80-Bus News

  

January-February 1983, Volume 2, Issue 1











Page 25 of 56











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relating to RAM FAOOH to FCOOH was on the disk, the only possible culprit was the COLD BOOT. This little program is only about 50H bytes long and was soon taken to pieces and once again a sector counter was found to be responsible. The sector count byte at address 0009 had been 11H (17 decimal) and SIMON had already loaded the first sector for a total of 18. To make the BOOT load the full 20 I set this byte to 13H using a PEEK program on the actual disk. This time, when booted in drive A, the system worked, and that is nearly the end of the story. The byte at 909H in the CPMSYS64.COM file was changed to 13H so that all copies of the BOOT LOADER on the System track would now load the full BIOS.

(A COLD BOOT modified in this way should NOT be used to load the origional GEMINI CP/M to a RAM address above D8OOH. Since the origional CBIOS is just over 2.5K jong, the GEMINI CP/M would normally start higher in RAM, uniess spcifically configured for say 63K. If loading were tried to the higher address using the modified BOOT, then the HL register pair, that hold the destination address of the bytes read in from the disk, would be incremented past OFFFFH, and would overflow back to C000H. The incoming data would load to low RAM, overwriting the BOOT, and soon cause a CRASH.)

To complete the job only one or two tasks remained. Richard Beal had included a Little routine in the Load/Relocate module of SYS which he calls “cinit", which is there to remove any ‘stray’ input characters particularly when using Virtual Disk. I have successfully run CPMSYS64 without this routine, as SYS 11 does not support my MAP RAM card, and I do not use my G802 or any RAM B’s as V.Disk. It might be necessary to include it with a later version of SYS that does support my MAP RAM though. The other task concerns ‘Sign On’ messages. The origional CBIOS messages have been wiped out by the new BIOS, and since the Load/Relocate Module of SYS is not now used, the comprehensive list of features that SYS displays on execution has also gone. It is nice to have an impressive list of system Software and Hardware features displayed on Cold Boot, to ‘awe’ the Plastic Box Brigade, and some form of Copyright mark should also be shown.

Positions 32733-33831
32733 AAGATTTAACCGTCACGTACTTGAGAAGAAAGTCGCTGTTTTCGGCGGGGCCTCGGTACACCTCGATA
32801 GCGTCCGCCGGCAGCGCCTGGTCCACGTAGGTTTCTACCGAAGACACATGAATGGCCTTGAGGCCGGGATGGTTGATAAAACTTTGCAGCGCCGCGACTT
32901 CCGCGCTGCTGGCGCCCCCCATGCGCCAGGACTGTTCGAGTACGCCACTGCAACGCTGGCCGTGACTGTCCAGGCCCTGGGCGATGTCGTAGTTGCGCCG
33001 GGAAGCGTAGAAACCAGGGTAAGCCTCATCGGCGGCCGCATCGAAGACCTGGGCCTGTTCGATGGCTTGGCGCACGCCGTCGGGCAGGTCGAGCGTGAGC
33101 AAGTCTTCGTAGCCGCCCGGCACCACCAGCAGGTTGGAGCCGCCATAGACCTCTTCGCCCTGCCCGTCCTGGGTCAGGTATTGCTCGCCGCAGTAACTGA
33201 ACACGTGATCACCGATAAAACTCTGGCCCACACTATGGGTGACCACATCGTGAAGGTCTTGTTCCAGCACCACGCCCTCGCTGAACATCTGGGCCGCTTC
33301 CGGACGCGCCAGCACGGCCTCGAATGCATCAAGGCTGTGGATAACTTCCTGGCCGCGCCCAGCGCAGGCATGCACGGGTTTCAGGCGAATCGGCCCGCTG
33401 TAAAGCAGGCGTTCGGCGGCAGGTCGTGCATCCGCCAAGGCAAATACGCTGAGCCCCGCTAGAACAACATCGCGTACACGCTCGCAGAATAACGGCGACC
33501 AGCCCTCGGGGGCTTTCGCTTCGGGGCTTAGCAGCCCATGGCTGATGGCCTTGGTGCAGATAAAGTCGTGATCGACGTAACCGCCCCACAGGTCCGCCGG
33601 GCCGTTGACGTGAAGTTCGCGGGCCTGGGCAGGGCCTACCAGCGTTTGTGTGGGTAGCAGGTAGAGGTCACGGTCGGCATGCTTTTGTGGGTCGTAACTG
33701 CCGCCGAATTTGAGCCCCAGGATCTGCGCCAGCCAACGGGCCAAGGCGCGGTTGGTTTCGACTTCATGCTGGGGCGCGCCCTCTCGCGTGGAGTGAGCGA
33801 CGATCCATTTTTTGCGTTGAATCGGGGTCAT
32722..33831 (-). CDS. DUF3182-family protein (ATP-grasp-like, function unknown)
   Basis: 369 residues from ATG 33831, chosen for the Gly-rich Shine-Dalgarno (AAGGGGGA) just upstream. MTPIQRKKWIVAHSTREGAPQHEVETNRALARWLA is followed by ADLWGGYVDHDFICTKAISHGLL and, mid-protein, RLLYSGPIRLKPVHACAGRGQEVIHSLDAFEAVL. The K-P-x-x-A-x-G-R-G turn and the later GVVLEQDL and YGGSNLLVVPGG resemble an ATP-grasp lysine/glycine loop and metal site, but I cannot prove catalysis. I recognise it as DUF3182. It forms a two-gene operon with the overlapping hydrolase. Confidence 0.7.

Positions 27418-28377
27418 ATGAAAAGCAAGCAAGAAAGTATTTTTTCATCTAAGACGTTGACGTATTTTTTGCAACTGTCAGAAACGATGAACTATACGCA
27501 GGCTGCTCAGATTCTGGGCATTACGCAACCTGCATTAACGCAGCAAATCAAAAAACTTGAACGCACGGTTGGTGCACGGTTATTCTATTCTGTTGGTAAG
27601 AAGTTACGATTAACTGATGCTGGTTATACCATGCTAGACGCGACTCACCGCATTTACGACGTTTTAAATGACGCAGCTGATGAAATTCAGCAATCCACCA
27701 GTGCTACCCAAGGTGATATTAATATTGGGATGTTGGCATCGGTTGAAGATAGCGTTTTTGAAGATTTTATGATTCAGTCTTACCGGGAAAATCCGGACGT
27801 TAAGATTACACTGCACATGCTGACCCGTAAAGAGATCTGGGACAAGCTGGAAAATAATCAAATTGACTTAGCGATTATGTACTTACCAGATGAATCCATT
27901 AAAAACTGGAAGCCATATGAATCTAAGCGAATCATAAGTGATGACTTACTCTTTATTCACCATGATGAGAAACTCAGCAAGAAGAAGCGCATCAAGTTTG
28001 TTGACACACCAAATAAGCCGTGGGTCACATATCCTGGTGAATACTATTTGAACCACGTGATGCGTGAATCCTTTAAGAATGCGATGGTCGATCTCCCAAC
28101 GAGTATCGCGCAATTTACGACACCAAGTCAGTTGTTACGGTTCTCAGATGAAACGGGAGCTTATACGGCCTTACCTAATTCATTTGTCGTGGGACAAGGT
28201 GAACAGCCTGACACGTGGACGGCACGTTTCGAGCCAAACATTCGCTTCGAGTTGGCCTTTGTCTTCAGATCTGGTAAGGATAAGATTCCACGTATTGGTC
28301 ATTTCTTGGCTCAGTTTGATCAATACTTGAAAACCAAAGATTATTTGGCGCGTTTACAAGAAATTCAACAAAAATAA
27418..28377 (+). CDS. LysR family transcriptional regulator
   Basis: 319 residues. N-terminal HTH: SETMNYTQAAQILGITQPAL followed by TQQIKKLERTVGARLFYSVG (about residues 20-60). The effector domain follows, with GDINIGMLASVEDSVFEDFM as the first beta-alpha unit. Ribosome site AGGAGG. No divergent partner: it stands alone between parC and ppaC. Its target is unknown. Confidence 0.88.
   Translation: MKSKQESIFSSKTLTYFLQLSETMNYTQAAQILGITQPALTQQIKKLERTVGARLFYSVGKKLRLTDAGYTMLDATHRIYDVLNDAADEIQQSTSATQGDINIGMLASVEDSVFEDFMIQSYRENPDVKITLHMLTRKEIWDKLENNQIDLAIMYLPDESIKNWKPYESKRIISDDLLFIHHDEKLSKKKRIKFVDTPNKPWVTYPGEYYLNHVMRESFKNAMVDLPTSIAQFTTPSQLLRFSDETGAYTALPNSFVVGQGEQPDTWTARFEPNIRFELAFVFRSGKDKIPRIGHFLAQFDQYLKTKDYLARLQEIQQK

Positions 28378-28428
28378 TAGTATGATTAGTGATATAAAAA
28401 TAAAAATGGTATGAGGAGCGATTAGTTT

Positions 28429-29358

There are several places where it is possible to restore "signon" message routines, but "“cinit" should be run by the COLD BOOT, or by SIMON after CP/M is in RAM. Since SIMON is overwritten by CP/M in larger size systems though, the latter course is not possible directly. There is currently enough room to put "signon" routines and messages into the BIOS area, but this would take up space needed for future expansions of SYS, so the BIOS is not the best choice.

There are app. 400 bytes free in the first disk sector that might be used for initialization routines, since the BOOT is only about 50H bytes long. There is another ‘snag’ though. SIMON loads the first disk sector into high memory, and then does a ‘copy’ to RAM at 0000H before making a jump to location 0002H, to start the COLD BOOT. The problem is that only 80H bytes are copied from OFC2EH to 0000H so any text messages would be largely left behind in high memory to be overwritten by CP/M as it is loaded. This means that to use the free space in the first sector, it is necessary to modify SIMON so that the whole of the sector is copied to low memory. The boot could then be altered so that it executes "“signon" and any other initialization routines before jumping to start CP/M.

me me eee we oe wn ww KRG a a ee ae ee

If however, SIMON is going to be altered, then the EPROM programming effort might as well be made worth while. For convenience my present SIMON and the short program that copies SIMON to RAM and pages out the EPROM card are all in a 2716 ROM on the card. There is nearly 1K of space free in the 2716. I decided to use up this free space by adding to and by modifying SIMON. The ‘Mods’ so far are :–


This is an OCR’d version of the scanned page and likely contains recognition errors.











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